I, Reboot (Part II)
Casting off my weak and overused metaphor of a motor vehicle for a moment, I will tell the story of a “word,” and how it semiotically multiplied into a conceptual hubbub of meanings, and why. My thesis deconstructs the reboot term and I shall share with you what I have uncovered. It is not often, if ever, we get to see a word, a single, linguistic seed, evolve from the neologistic birth canal into a semantic formation.
And before you get your knickers all twisted up in a poststructuralist knot, it is necessary to construct definitions before we can even begin to analyse, examine and debate how cultural processes operate. The idea that concepts can be interpreted any which way possible is to misinterpret poststructuralism that suggests that language.
Let’s get down to brass tacks here. The term “reboot” – as in rebooting your computer – is only forty-three years old, its birthday being 1971. Relatively speaking, that’s a squealing, squawking baby! If words could grow legs and arms, reboot couldn’t even clench a fist, let alone walk or run.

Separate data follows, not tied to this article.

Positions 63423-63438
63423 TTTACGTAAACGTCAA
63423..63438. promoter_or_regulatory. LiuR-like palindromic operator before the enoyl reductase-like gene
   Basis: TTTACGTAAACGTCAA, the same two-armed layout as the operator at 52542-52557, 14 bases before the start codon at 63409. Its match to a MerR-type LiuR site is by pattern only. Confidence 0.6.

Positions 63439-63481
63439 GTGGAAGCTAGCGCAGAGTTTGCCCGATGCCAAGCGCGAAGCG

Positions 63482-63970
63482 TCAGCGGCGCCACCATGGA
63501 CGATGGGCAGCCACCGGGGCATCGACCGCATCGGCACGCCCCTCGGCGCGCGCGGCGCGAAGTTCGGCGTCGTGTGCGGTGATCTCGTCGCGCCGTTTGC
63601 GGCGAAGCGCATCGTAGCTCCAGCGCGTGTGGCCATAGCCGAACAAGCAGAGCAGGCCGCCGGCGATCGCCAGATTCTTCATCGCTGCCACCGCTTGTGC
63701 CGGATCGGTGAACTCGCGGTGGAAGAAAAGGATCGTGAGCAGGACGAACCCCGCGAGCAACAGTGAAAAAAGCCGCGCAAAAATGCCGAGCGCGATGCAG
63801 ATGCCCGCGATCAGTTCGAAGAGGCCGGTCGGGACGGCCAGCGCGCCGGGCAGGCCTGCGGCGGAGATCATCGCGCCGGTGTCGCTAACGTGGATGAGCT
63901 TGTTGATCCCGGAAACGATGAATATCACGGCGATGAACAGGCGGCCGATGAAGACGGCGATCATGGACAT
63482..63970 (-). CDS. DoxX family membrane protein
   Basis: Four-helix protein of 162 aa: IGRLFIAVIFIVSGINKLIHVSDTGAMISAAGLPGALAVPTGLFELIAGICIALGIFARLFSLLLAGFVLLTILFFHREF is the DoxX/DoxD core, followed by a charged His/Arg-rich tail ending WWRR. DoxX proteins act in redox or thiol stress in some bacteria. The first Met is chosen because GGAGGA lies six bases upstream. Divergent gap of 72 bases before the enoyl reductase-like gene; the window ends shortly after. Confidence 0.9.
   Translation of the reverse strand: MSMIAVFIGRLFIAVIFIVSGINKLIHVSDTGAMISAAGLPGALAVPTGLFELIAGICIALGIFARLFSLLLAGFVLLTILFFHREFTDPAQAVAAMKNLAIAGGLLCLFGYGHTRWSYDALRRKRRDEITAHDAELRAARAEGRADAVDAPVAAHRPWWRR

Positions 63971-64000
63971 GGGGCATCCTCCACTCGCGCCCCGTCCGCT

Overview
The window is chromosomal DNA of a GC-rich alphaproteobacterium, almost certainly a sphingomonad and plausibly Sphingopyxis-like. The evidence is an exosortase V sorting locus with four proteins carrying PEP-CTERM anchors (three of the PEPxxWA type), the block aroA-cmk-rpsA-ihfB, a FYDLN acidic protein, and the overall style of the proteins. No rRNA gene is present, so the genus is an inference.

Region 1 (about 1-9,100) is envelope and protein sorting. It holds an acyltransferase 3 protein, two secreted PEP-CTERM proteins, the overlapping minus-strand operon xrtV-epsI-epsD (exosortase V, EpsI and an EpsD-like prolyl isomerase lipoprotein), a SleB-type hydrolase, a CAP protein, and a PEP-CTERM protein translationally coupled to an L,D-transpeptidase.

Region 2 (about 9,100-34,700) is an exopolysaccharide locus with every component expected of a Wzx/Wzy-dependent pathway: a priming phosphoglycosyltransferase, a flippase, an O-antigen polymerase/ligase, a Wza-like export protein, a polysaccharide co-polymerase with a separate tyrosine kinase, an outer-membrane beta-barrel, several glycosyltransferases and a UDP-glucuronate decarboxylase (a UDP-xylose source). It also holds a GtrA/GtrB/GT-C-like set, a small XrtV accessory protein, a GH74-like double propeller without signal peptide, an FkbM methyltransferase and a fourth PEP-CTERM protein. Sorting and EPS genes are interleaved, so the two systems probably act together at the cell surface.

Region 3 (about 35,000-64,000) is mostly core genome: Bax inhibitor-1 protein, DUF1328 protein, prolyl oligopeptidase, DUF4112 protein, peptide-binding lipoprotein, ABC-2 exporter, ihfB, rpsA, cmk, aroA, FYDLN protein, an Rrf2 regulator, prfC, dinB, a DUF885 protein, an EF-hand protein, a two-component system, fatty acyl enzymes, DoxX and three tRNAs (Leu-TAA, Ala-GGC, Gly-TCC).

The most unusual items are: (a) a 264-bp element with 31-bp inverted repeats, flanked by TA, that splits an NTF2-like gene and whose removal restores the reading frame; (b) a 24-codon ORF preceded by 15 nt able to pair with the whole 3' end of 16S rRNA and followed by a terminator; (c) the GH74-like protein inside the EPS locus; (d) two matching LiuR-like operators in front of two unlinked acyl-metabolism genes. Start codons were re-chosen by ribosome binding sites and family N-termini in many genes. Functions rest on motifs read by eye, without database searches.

Etymologically, a reboot-as-narrative-analogy is even younger, a foetus, a seedling even (1989 is its birthday according to the Oxford English Dictionary). Many have commented that the reboot narrative concept comes from the comic book medium. Indeed it does. But this is where the problems begin, you see? This is where the genre process and rebooting get all entangled and entwined in a Gordian knot of conceptual hodge-podge. Comic books have been rebooting for decades, since “minute zero,” as Michael Chabon calls the publication of Action Comics #1 which introduced the world to Superman in 1938.